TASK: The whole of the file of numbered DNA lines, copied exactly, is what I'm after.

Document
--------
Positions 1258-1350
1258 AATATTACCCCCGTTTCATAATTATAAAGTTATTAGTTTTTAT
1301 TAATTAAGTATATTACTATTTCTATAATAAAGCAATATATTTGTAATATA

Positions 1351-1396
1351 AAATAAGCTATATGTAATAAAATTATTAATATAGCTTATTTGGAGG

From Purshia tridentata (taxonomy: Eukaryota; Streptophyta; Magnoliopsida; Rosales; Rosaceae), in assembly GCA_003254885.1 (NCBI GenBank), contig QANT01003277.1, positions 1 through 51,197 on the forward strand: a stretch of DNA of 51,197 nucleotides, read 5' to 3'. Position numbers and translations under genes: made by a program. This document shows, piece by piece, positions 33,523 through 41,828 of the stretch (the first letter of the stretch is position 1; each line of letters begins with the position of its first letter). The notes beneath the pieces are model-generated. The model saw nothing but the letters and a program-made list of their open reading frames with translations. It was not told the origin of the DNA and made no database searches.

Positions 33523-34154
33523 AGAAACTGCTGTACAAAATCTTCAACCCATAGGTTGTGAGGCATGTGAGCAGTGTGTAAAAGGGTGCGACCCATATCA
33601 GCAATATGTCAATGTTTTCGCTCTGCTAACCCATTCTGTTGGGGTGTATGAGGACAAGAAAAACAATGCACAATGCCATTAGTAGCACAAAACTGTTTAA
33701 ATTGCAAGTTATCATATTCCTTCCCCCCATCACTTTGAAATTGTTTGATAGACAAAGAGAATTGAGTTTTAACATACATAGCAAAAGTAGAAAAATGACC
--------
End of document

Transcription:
Positions 1258-1350
1258 AATATTACCCCCGTTTCATAATTATAAAGTTATTAGTTTTTAT
1301 TAATTAAGTATATTACTATTTCTATAATAAAGCAATATATTTGTAATATA

Positions 1351-1396
1351 AAATAAGCTATATGTAATAAAATTATTAATATAGCTTATTTGGAGG

From Purshia tridentata (taxonomy: Eukaryota; Streptophyta; Magnoliopsida; Rosales; Rosaceae), in assembly GCA_003254885.1 (NCBI GenBank), contig QANT01003277.1, positions 1 through 51,197 on the forward strand: a stretch of DNA of 51,197 nucleotides, read 5' to 3'. Position numbers and translations under genes: made by a program. This document shows, piece by piece, positions 33,523 through 41,828 of the stretch (the first letter of the stretch is position 1; each line of letters begins with the position of its first letter). The notes beneath the pieces are model-generated. The model saw nothing but the letters and a program-made list of their open reading frames with translations. It was not told the origin of the DNA and made no database searches.

Positions 33523-34154
33523 AGAAACTGCTGTACAAAATCTTCAACCCATAGGTTGTGAGGCATGTGAGCAGTGTGTAAAAGGGTGCGACCCATATCA
33601 GCAATATGTCAATGTTTTCGCTCTGCTAACCCATTCTGTTGGGGTGTATGAGGACAAGAAAAACAATGCACAATGCCATTAGTAGCACAAAACTGTTTAA
33701 ATTGCAAGTTATCATATTCCTTCCCCCCATCACTTTGAAATTGTTTGATAGACAAAGAGAATTGAGTTTTAACATACATAGCAAAAGTAGAAAAATGACC